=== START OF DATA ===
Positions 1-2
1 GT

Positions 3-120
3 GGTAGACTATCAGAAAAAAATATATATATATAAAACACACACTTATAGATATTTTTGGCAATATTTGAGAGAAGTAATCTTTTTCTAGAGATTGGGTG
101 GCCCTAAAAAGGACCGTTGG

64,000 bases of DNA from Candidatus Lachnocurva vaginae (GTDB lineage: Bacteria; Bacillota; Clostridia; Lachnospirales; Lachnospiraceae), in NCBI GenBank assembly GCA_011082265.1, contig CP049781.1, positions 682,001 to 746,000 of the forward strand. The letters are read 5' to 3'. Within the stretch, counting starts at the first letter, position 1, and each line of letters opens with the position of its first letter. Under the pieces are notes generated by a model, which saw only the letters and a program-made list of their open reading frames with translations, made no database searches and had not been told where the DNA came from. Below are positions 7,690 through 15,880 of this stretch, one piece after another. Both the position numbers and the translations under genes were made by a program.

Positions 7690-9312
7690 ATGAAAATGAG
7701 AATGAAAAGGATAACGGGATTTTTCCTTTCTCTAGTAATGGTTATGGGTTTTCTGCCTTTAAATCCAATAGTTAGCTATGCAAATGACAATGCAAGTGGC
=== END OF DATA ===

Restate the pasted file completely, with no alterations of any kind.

Positions 1-2
1 GT

Positions 3-120
3 GGTAGACTATCAGAAAAAAATATATATATATAAAACACACACTTATAGATATTTTTGGCAATATTTGAGAGAAGTAATCTTTTTCTAGAGATTGGGTG
101 GCCCTAAAAAGGACCGTTGG

64,000 bases of DNA from Candidatus Lachnocurva vaginae (GTDB lineage: Bacteria; Bacillota; Clostridia; Lachnospirales; Lachnospiraceae), in NCBI GenBank assembly GCA_011082265.1, contig CP049781.1, positions 682,001 to 746,000 of the forward strand. The letters are read 5' to 3'. Within the stretch, counting starts at the first letter, position 1, and each line of letters opens with the position of its first letter. Under the pieces are notes generated by a model, which saw only the letters and a program-made list of their open reading frames with translations, made no database searches and had not been told where the DNA came from. Below are positions 7,690 through 15,880 of this stretch, one piece after another. Both the position numbers and the translations under genes were made by a program.

Positions 7690-9312
7690 ATGAAAATGAG
7701 AATGAAAAGGATAACGGGATTTTTCCTTTCTCTAGTAATGGTTATGGGTTTTCTGCCTTTAAATCCAATAGTTAGCTATGCAAATGACAATGCAAGTGGC